Part Two: Future & Funding

By Heidi Simmons

This is the year for Coachella Valley malls. Palm Springs’ Desert Fashion Plaza has been reduced to rubble and will soon rise anew; the languishing Palm Springs Mall is on its way to becoming College of the Desert’s West Campus; and Palm Desert’s Westfield Mall has finally filled its large empty spaces with a new entrance and shops.

Last week, phase one was to begin on the rapidly declining Indio Fashion Mall, also known as Fiesta Mall. With only nine businesses still open and no anchors, no national retailers or popular chain stores, its resurrection may be just in the nick of time to save those dedicated occupants barely hanging on.

The anticipation of any change and construction for mall tenants is tangible and desperate. Seeing is believing and hope wanes. Nothing happened on site over the last week. “With the holiday came delays. Even the delivery of the dumpsters for demo was put off by a week,” said John Liddell, Chief Operating Officer of Velocity Regional Center.


Velocity has partnered with the mall’s owner, Reo Group Properties, LLC, to finance the transformation. “We are getting ready for the face lift to the interior and exterior. We’ll start the process this week,” said Liddell. But for tenants, the financing is something you only hear about. They patiently wait to see if any change or action will actually take place.

“The initial funding for the façade and cleanup work is in the bank,” assured Kenny Dickerson, Design, Pre-leasing and Construction Consultant for the project. “Structural engineers are working on the plans for the new façade and new entrances to submit to the city for approval. A 4,000 square foot space will be renovated and updated for an incoming tenant who plans to sell cosmetics opening in June. And the building of a new food court, a construction design center and convenience store hopefully will open this fall.” Dickerson is an enthusiastic and confident guy who clearly loves a challenge. The money may be in the bank, but he eagerly waits its release from Reo owners.

According to Dickerson, for phase one, the budget is $2,900,000 — a fraction of what will be spent to revitalize and expand the mall if all goes as planned. Liddell confirmed that an anticipated $40 million will ultimately be spent to convert the mall into an exciting destination.

A brief recap of the mall’s past: The Indio Fashion Mall was built in 1974. It did a thriving business with Sears and Harris at its ends, serving as anchors to national retailers like Miller’s Outpost, Foot Locker and GNC. As the valley’s population grew and area demographics changed, the mall failed to expand and keep up with the competition.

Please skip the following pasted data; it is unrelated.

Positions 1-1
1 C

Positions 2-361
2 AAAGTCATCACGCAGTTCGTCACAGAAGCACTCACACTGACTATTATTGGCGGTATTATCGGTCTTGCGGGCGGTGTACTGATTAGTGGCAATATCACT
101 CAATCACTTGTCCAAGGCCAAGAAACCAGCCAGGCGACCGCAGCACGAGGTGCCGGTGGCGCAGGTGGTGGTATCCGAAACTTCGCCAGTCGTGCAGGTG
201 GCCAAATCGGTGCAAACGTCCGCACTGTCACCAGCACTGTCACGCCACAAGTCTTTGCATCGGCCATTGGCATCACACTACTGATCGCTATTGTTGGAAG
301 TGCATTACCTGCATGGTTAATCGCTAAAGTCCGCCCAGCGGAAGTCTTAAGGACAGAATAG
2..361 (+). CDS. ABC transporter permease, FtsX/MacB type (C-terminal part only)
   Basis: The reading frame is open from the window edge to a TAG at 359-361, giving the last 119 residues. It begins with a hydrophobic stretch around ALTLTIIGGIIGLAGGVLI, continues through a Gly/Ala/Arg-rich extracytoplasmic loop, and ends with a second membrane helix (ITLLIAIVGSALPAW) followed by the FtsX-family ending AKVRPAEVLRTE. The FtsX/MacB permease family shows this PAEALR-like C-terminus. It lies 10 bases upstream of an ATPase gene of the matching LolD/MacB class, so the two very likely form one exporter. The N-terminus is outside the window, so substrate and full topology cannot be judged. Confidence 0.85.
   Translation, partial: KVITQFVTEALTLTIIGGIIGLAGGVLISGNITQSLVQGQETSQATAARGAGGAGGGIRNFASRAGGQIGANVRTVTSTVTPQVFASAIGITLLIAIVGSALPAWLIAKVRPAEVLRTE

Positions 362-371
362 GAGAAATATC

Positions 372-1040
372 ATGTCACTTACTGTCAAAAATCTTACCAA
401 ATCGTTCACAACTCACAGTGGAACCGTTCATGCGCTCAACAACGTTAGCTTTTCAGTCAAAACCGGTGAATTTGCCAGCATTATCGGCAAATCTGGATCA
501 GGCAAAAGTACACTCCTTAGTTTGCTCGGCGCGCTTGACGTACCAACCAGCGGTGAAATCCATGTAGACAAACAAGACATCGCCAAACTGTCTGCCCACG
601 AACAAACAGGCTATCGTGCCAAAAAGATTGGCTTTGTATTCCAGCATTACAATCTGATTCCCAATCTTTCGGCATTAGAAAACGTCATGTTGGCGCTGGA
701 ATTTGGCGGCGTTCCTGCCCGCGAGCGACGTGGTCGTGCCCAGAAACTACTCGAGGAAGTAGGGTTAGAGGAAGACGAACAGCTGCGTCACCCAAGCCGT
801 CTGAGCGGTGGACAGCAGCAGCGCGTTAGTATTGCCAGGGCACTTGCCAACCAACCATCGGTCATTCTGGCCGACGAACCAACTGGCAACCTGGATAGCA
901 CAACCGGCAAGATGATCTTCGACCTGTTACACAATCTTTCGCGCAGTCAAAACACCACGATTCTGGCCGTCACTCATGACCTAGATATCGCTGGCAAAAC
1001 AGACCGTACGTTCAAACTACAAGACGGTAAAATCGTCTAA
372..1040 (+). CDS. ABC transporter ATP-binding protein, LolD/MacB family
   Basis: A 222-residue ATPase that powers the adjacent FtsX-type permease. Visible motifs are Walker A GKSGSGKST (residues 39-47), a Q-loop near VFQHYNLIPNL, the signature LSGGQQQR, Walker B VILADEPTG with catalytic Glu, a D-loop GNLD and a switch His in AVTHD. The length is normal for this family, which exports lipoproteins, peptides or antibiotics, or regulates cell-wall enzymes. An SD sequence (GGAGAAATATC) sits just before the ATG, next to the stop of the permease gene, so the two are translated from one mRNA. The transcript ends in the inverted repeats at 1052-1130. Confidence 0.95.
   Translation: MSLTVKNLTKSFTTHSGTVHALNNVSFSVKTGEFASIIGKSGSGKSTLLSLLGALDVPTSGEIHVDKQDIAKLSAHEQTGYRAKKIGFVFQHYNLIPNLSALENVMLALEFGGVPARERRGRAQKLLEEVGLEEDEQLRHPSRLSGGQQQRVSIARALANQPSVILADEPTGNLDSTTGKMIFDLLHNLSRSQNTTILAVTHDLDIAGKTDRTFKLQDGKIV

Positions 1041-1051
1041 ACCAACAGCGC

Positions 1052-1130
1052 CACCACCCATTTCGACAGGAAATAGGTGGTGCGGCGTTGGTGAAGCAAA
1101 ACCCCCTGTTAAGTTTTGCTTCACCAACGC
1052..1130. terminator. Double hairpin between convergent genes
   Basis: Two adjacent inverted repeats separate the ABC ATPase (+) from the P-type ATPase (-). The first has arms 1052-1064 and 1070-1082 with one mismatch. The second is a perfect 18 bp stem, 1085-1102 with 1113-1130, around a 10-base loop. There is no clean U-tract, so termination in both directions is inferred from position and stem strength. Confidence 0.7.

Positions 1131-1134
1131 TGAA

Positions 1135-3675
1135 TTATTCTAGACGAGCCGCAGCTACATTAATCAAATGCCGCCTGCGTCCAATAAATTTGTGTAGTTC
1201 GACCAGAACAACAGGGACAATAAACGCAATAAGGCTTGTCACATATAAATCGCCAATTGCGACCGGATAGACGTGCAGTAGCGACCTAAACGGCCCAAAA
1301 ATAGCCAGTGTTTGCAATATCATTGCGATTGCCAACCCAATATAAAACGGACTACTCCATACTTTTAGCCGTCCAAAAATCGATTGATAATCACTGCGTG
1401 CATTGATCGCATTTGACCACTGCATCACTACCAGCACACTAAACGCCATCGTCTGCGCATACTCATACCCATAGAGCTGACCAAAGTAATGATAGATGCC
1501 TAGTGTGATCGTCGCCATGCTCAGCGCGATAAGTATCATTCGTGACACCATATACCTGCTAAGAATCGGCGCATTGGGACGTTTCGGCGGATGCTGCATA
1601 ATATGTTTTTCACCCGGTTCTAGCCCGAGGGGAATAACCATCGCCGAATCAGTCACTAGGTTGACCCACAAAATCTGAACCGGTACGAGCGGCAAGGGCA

Sold in 2003, a new owner changed the name to Fiesta Mall hoping to draw the Hispanic clientele and rebuild a family environment but nothing came to fruition. In 2004, Sears left for Westfield’s larger space and in 2009 Gottschalks, once Harris, closed its doors for good.

Reo Group Properties bought the Indio Mall property in 2010. Reo is an ambitious Chinese company with a plan to create a new gathering place, jobs and interestingly, a pathway to citizenship.

“This is a very exciting project for the local community,” said Dickerson. He has lived in the valley for 12 years. He and his wife raised their two daughters in the CV.

Dickerson is a sustainable general engineering contractor who owns commercial property in Indio one block from the site and is President of a 501(c)3 he started, called “River of Hope,” whose mission is to “Visit the fatherless, widows and those less fortunate in their affliction.” He is energetic and a visionary which is likely why Reo has given him the hands-on responsibility to bring new life to the mall.

The Future

“Indio is the City of Festivals and we want to reflect that energy,” said Dickerson. “It will be a gathering place for locals, college students and festival attendees. We have plans to build a 2,000 seat covered indoor-outdoor amphitheater at the back-end, south side of the existing mall property. We are exploring more complimentary uses to make the mall a dynamic place. We want to have fashion shows, concerts, plays, auto shows. We are considering everything that will serve the community and bring people to the mall.” A 4D movie theater is also being considered.

A potential wider vision of the mall property and surrounding area includes a park and hotel.

As a sustainable contractor, Dickerson is ensuring the building plans are drafted using a net-zero approach. That means the energy consumed by the mall on an annual basis will be equal to the energy created on the site. “We understand the impact high traffic malls have on our local environment and hope to minimize that to the best of our ability.”